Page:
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This book is dedicated to System Administrators, DBAs and all other Power Unix Users. I assume that the you are familiar the shell scripting and other standard Unix tools like awk, sed, grep. I do not assume a deep knowledge of programming languages and paradigms, and I will try to explain the basics of modern software development. If you know Ruby, feel free to skip the first few chapters.

All of the examples should work on any Unix system running Ruby 2.0.0. Most of them should work on Windows as well - the differences are with the file paths, file attributes and the core OS functions. If you are Windows power user, you probably will be able to modify this examples yourselves.

What is Ruby?

Ruby is an object oriented, general purpose programming language. It was invented by Yukihiro "Matz" Matsumoto in 1990s because Matz was not very happy with existing languages:
"I was talking with my colleague about the possibility of an object-oriented scripting language. I knew Perl (Perl4, not Perl5), but I didn't like it really, because it had the smell of a toy language (it still has). The object-oriented language seemed very promising. I knew Python then. But I didn't like it, because I didn't think it was a true object-oriented language — OO features appeared to be add-on to the language. As a language maniac and OO fan for 15 years, I really wanted a genuine object-oriented, easy-to-use scripting language. I looked for but couldn't find one. So I decided to make it."
Ruby is open source, free software, licensed under Ruby License or BSD License.

General Purpose

Ruby is widely used in many real-world applications. Here we will focus on system administration scripting, text processing, file handling, but the most common use of Ruby this days is to build the web applications. There is a number of frameworks on which you can build your web app, such as Sinatra or Ruby on Rails. But it is not all, there are GUI toolkits to create X-Window or MS Windows application with GUI interface. Rubymotion helps to build iOS native programs, and many more.
This page is written in Ruby as well.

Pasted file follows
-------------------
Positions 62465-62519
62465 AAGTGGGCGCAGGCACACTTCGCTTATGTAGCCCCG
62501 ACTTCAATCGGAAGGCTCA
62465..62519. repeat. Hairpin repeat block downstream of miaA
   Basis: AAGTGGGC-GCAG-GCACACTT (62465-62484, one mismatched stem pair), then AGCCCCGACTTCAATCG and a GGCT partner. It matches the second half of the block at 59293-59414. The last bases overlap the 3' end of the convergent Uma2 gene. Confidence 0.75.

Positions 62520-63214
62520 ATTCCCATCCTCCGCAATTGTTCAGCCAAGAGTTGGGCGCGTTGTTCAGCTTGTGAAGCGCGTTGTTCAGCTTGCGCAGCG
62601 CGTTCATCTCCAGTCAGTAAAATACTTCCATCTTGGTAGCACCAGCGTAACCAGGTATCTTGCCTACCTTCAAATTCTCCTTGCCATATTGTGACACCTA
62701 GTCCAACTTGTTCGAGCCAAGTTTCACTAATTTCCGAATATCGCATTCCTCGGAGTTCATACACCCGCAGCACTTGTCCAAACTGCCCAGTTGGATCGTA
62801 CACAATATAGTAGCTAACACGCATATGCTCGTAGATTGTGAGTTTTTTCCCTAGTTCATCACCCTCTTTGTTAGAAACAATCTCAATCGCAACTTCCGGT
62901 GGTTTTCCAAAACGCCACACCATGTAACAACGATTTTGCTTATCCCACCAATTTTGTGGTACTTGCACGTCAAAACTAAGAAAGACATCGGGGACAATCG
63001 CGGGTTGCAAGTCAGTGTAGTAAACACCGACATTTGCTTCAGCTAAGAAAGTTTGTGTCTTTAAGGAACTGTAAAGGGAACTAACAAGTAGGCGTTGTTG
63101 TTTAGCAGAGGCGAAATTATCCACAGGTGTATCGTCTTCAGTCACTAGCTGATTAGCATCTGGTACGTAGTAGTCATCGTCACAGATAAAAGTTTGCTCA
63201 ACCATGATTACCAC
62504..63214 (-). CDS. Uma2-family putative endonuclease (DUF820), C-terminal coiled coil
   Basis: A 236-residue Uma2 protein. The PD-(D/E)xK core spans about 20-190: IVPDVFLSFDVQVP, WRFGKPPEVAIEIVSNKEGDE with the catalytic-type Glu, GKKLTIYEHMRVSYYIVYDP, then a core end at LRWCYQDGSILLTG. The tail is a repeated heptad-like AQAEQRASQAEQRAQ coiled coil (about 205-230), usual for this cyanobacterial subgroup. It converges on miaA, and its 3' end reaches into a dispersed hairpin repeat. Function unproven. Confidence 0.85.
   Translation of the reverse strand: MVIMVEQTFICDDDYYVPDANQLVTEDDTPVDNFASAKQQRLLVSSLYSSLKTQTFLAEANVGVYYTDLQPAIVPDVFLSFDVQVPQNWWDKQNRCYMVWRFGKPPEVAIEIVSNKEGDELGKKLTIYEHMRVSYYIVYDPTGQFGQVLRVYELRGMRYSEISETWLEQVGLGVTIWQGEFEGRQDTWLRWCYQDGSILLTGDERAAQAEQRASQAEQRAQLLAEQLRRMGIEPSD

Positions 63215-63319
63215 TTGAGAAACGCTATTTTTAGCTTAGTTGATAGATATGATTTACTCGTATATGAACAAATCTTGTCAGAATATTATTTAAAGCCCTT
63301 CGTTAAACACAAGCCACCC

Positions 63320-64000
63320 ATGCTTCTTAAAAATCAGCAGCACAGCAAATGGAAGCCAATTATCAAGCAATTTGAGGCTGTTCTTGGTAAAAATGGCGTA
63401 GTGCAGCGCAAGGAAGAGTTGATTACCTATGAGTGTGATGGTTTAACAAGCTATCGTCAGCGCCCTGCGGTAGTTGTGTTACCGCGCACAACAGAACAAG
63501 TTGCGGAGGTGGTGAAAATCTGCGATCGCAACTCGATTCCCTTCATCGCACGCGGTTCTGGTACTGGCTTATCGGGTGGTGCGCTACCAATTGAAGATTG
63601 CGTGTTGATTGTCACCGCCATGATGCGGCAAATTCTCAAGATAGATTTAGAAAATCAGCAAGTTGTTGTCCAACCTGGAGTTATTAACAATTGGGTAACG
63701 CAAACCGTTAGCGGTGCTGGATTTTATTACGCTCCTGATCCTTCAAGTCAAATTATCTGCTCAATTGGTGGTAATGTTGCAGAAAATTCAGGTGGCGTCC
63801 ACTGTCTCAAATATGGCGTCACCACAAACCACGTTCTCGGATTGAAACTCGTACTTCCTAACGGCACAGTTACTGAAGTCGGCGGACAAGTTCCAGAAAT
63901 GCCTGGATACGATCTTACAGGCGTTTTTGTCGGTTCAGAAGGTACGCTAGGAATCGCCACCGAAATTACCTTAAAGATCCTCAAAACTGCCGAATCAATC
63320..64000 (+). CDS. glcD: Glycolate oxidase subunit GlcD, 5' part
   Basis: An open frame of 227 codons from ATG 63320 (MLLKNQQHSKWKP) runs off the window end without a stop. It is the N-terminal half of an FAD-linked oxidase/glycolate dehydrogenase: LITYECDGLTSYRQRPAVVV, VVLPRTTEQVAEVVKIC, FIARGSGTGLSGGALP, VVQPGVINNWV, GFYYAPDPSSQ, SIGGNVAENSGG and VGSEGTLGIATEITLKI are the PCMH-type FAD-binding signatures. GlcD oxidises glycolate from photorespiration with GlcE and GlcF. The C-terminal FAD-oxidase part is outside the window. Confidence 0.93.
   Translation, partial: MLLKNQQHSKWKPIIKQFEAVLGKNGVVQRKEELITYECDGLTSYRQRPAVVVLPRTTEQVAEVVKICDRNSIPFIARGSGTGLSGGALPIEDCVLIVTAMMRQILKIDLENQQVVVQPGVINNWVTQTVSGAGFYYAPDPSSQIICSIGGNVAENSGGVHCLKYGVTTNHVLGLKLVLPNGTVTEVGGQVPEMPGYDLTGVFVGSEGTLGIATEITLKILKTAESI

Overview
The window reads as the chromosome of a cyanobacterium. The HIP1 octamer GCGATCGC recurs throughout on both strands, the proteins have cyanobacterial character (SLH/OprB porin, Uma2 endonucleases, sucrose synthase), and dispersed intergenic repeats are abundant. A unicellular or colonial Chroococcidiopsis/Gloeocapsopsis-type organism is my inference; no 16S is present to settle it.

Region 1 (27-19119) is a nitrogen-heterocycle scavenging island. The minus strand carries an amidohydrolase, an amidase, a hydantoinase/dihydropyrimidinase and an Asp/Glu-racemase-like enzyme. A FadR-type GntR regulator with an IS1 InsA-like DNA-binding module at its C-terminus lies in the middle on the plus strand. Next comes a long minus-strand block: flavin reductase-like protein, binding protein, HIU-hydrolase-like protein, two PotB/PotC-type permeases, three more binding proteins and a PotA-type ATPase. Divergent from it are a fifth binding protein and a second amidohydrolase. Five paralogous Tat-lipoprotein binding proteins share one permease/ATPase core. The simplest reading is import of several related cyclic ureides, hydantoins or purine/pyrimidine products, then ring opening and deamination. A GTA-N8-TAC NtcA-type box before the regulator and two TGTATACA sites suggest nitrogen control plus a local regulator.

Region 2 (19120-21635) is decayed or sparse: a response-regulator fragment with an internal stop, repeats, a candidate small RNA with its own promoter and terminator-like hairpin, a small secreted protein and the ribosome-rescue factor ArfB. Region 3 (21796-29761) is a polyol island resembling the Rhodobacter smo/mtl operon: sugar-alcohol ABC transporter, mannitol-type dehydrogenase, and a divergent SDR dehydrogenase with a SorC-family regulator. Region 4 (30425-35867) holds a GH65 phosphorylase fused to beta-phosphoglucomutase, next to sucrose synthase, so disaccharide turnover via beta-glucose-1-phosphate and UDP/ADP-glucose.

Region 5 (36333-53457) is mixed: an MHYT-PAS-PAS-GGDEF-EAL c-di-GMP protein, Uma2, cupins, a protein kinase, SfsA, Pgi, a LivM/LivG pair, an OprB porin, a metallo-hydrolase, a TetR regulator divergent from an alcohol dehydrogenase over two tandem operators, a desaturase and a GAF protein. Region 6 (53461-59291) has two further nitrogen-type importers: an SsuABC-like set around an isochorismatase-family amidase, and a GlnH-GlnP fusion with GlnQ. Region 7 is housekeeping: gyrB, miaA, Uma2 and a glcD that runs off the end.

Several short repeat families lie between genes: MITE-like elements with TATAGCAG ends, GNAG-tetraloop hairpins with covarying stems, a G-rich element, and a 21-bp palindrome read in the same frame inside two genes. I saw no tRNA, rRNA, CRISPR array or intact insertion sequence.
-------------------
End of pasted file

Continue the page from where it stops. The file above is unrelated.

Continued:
Easy and Beautiful

Ruby is designed to be a language for practical purposes, so it has a lot of features which makes your life easier. And even if some features are missing it probably could be found as an external library (called Gem in Ruby world). There is almost 78000 Gems to use so one could say "There is a Gem for that".
Despite being easy, in the same time, Ruby is elegant. The code is very readable for humans, self-explaining, so not too many comments needed. And, last but not least, programming with Ruby is a fun!


Ruby is flexible. It allows meta-programming, so the program can change itself while running. It allows modification of core objects, so there is a way not only to add new methods to existing, build-in classes but to change the behaviour of every method and operator. It is easy to create a new language and write a program in it inside your Ruby scripts (such technique is called DSL: Domain Specific Language).

Object Oriented

In Ruby, everything is an object. Literally everything - there are no primitive types like integer in Java or C++. Instead of the primitive integer, there is a class Fixnum contains all the operations on numbers, like to_s() (to convert the number to string) or size() (to find out how much space the number takes in memory).
But, unlike in the leading Object Oriented language, you do not have to write any classes when developing a simple script. In Ruby, hello_world.rb is a one-liner as it supposed to be - no more public class HelloWorld { public static void main(String[] args) {...